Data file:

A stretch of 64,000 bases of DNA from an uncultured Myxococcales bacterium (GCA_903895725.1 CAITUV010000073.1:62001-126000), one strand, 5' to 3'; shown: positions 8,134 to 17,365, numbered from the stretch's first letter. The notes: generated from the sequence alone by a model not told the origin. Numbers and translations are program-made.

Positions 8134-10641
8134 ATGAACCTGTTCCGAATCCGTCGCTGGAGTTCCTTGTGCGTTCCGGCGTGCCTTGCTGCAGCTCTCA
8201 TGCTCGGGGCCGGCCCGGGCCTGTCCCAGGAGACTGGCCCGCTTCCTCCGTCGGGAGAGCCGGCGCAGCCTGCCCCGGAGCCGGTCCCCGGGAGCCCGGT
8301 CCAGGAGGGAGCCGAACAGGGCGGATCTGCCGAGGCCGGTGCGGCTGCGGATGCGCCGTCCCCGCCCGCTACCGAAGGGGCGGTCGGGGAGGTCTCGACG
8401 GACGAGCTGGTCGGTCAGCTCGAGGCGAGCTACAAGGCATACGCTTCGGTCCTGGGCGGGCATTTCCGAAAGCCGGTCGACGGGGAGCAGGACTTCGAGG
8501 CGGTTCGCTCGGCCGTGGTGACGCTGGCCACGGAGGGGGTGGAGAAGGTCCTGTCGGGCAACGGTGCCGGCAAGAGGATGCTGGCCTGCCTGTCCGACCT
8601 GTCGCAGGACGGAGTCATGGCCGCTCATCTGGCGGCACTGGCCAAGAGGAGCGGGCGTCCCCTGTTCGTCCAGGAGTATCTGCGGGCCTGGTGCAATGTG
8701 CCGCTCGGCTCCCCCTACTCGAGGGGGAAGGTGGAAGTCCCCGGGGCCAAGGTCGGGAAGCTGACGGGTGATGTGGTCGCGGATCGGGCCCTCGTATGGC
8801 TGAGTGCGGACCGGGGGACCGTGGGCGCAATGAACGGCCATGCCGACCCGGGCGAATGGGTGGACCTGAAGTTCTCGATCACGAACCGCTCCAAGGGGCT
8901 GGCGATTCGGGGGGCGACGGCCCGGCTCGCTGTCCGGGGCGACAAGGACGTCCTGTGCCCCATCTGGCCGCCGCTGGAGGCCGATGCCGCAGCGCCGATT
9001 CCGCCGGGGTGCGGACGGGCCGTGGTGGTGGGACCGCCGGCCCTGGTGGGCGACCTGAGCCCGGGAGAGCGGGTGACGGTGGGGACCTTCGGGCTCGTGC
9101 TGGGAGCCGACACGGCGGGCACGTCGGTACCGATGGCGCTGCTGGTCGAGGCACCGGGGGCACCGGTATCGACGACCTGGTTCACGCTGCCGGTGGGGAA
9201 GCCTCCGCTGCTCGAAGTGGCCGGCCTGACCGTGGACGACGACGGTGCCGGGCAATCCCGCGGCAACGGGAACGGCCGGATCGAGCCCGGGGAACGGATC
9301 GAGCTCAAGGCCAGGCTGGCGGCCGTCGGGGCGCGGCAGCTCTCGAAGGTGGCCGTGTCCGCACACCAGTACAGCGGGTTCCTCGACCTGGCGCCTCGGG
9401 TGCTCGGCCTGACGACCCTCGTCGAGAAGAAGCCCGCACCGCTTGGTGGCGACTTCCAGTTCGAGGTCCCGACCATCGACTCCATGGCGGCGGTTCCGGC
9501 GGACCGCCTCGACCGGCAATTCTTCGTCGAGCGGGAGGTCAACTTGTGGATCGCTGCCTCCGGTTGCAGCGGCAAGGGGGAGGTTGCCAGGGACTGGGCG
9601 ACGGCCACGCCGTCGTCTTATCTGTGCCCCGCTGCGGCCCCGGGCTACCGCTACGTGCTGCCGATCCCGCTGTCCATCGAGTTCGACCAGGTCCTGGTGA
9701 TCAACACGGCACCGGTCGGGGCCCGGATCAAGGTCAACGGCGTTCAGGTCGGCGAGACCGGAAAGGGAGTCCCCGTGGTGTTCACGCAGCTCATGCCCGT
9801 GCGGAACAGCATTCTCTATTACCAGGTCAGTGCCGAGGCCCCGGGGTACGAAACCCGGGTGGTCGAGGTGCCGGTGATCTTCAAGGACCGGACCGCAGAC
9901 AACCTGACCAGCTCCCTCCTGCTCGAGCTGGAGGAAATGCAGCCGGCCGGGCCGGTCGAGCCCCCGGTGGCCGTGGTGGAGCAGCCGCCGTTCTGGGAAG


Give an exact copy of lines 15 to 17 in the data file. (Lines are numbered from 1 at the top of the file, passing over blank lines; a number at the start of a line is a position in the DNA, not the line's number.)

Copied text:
9301 GAGCTCAAGGCCAGGCTGGCGGCCGTCGGGGCGCGGCAGCTCTCGAAGGTGGCCGTGTCCGCACACCAGTACAGCGGGTTCCTCGACCTGGCGCCTCGGG
9401 TGCTCGGCCTGACGACCCTCGTCGAGAAGAAGCCCGCACCGCTTGGTGGCGACTTCCAGTTCGAGGTCCCGACCATCGACTCCATGGCGGCGGTTCCGGC
9501 GGACCGCCTCGACCGGCAATTCTTCGTCGAGCGGGAGGTCAACTTGTGGATCGCTGCCTCCGGTTGCAGCGGCAAGGGGGAGGTTGCCAGGGACTGGGCG